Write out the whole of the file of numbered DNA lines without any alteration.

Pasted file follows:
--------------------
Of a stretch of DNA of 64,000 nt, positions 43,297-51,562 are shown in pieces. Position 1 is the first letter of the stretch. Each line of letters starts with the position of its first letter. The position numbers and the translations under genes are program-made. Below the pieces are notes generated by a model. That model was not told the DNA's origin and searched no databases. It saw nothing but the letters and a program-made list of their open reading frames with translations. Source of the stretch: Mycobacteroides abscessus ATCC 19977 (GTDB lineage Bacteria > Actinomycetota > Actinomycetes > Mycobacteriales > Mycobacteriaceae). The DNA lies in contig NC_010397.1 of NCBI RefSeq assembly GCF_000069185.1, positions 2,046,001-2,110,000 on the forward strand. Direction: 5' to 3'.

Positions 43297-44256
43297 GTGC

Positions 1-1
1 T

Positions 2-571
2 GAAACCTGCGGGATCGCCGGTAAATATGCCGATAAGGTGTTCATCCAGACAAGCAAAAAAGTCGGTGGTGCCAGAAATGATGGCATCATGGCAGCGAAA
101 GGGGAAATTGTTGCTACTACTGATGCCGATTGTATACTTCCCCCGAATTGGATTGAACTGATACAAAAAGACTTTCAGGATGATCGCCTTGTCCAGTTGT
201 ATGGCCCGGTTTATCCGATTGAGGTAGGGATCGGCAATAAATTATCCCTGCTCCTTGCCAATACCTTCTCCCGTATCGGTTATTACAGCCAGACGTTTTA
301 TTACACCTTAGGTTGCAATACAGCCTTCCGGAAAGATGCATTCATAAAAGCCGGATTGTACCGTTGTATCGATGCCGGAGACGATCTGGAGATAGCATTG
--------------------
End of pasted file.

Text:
Of a stretch of DNA of 64,000 nt, positions 43,297-51,562 are shown in pieces. Position 1 is the first letter of the stretch. Each line of letters starts with the position of its first letter. The position numbers and the translations under genes are program-made. Below the pieces are notes generated by a model. That model was not told the DNA's origin and searched no databases. It saw nothing but the letters and a program-made list of their open reading frames with translations. Source of the stretch: Mycobacteroides abscessus ATCC 19977 (GTDB lineage Bacteria > Actinomycetota > Actinomycetes > Mycobacteriales > Mycobacteriaceae). The DNA lies in contig NC_010397.1 of NCBI RefSeq assembly GCF_000069185.1, positions 2,046,001-2,110,000 on the forward strand. Direction: 5' to 3'.

Positions 43297-44256
43297 GTGC

Positions 1-1
1 T

Positions 2-571
2 GAAACCTGCGGGATCGCCGGTAAATATGCCGATAAGGTGTTCATCCAGACAAGCAAAAAAGTCGGTGGTGCCAGAAATGATGGCATCATGGCAGCGAAA
101 GGGGAAATTGTTGCTACTACTGATGCCGATTGTATACTTCCCCCGAATTGGATTGAACTGATACAAAAAGACTTTCAGGATGATCGCCTTGTCCAGTTGT
201 ATGGCCCGGTTTATCCGATTGAGGTAGGGATCGGCAATAAATTATCCCTGCTCCTTGCCAATACCTTCTCCCGTATCGGTTATTACAGCCAGACGTTTTA
301 TTACACCTTAGGTTGCAATACAGCCTTCCGGAAAGATGCATTCATAAAAGCCGGATTGTACCGTTGTATCGATGCCGGAGACGATCTGGAGATAGCATTG